Planning and Goal Setting: How to Move From Vision to Reality

Planning and Goal Setting is the 10th Core Coaching Competency explored in our Decoding the Coaching Genome course. The course is accredited with 21 CCEU by the ICF, find out more and sign up here.

When moving from vision to reality the first thing that both client and coach notice is the gap between the client’s vision and the client’s reality. Planning and goal setting are most effective when addressing this gap. When the gap is too big, a client can feel overwhelmed and give up their vision. If the gap is minimal, the client may lose interest in their vision because it doesn’t provide enough of a stretch to be interesting. Either way, the gap between vision and reality is as important as the vision itself.

Visions and Actions

People are constantly visioning whether they realize it or not. It’s is part of what it means to be human. The ability to vision is marvellous yet it can also get out of hand. Because it is so easy to vision, some clients are very happy to remain in the visioning state without ever making their vision become reality. Other clients may take actions that don’t succeed in progress toward their goals because they have resisted committing to a vision. In both cases, the coach must guide the client through the visioning process while co-creating motivation to make it real.

Visions tend to be static while reality is ever changing. Decisions have to be made during the entire process of making the vision real. The job of the coach in this part of the work is to partner with the client to make decisions that enable the client to live his or her new reality now.

From Vision to Decision

To do this, the coach must help the client reprogram old habits that no longer serve the client. The coach must also evoke the essence of the vision rather than only focusing on the concrete steps needed to move forward. Thus, the coach is consistently helping the client re-create his or her present as if they had already made the change. From a phenomenological point of view, this grounds the changes into a state of being rather than merely changing one’s behaviour.

Creating Change

Change usually evokes some form of resistance even if that change is highly desired by either individuals or systems. In order to deal with this resistance, the coach must maintain focus on the vision and the client’s behaviour. The coach needs to create a workable form of accountability with the client so that the client can move forward with their goals. Of course, the coach needs to maintain a safe and courageous space to encourage the client to risk new behaviours and decisions. Perhaps most importantly, the coach needs to remain unattached.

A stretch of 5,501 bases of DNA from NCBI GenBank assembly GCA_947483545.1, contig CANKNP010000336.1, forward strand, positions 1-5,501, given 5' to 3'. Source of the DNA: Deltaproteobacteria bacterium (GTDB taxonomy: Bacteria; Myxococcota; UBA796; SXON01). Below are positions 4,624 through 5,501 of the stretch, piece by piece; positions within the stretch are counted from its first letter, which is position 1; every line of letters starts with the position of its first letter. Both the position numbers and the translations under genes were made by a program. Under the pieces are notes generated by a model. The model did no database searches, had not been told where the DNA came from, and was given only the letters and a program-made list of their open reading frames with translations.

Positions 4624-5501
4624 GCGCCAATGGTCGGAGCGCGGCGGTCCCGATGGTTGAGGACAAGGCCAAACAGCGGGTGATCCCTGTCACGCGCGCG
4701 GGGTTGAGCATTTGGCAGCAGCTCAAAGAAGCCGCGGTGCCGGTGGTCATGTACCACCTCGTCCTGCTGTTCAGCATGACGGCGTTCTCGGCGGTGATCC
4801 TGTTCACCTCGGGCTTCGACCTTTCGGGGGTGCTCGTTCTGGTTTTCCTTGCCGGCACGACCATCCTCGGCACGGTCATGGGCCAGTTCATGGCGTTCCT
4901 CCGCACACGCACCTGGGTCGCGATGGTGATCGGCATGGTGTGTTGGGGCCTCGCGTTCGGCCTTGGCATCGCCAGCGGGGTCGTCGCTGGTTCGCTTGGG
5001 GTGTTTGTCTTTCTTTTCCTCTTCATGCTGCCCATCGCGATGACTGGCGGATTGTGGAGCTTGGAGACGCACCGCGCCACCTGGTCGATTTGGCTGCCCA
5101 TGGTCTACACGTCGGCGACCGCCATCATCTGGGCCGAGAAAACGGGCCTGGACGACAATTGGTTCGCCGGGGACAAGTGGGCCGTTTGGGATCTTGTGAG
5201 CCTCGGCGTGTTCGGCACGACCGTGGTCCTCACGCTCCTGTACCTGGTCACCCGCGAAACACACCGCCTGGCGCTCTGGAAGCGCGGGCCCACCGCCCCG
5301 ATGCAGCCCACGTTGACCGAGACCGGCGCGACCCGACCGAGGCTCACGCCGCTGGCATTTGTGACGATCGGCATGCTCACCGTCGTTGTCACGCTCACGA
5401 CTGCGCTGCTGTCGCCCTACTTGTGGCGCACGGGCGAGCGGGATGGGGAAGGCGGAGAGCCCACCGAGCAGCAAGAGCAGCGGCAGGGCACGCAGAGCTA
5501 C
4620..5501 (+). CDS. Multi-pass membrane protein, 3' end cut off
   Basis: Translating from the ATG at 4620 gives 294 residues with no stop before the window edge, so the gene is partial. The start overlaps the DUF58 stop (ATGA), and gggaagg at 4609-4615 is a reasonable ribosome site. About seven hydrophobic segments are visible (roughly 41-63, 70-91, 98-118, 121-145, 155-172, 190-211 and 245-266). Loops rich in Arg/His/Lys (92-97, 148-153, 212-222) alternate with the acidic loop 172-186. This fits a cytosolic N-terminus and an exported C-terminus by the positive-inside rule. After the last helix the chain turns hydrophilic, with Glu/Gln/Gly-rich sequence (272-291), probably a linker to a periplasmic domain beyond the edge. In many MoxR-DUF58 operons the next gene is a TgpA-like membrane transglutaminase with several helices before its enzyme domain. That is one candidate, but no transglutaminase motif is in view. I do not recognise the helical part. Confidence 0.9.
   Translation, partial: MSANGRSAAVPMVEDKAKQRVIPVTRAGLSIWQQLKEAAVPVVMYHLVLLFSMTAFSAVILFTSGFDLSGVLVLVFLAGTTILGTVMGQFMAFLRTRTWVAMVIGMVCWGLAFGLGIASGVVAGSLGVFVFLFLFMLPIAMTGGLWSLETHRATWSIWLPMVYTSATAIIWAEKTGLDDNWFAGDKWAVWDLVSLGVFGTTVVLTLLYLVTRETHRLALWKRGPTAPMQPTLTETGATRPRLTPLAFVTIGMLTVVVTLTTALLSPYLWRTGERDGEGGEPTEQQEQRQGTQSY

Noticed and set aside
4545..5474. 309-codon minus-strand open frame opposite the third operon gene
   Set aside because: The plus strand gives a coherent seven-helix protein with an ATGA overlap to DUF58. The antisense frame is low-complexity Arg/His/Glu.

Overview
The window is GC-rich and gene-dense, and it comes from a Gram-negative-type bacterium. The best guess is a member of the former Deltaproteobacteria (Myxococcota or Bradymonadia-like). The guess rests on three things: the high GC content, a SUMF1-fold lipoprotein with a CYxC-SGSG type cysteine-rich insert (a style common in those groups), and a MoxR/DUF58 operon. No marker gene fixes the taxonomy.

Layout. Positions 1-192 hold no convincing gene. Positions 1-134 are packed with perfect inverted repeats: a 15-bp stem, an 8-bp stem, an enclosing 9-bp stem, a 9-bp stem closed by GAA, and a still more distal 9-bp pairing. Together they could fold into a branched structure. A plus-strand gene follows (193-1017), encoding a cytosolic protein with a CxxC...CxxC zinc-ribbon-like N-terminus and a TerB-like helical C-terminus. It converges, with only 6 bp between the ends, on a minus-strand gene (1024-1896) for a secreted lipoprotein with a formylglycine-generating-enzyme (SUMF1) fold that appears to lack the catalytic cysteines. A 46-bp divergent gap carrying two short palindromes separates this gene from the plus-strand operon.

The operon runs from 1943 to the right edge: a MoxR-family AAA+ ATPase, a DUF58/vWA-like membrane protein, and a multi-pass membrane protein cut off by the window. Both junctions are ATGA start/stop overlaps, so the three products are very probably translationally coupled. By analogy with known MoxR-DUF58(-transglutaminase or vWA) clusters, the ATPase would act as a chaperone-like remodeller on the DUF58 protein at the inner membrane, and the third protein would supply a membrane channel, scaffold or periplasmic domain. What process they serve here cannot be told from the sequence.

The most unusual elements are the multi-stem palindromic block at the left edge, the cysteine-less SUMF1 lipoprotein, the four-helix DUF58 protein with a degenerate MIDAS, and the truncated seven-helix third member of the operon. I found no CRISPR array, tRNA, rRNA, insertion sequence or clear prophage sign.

Remaining Unattached

An unattached coach means that the coach does not personalize the actions or results of the client. It also means that the coach does not project their needs and desires for success onto the client. Often this is the time when coaches give up their neutrality and start offering advice. The client needs and deserves a clean and infinite mental and emotional space from which to create their plan and actions.


This article has focused primarily on the “being” of helping clients to plan and set goals in regard to their vision. There are other actions that are equally helpful such as consolidating all of the information that the client has gathered, creating a plan with results that are specific, measurable, attainable, realistic, and have a target date. The coach also helps the client make plan adjustments as necessary due to changes in the situation; helps client identify and access helpful resources for learning. Finally, the coach identifies and targets early successes that are important to the client.

When all of these actions just mentioned occur in the space of the planning in the gap, success is assured. Both “being” and actions are necessary to achieve success in any venture.


About the Author:

Judith has been following her calling for the past 33 years, originally as a licensed psychotherapist and then for the past 20 years as Co-Active Coach. After training her, CTI (The Coaches Training Institute) invited Judith to become a faculty member in 1996. She received her Master Certified Coach certificate through the International Coach Federation in 1999. Judith currently is a Senior Faculty member at CTI as well the principal of her own international coaching practice.

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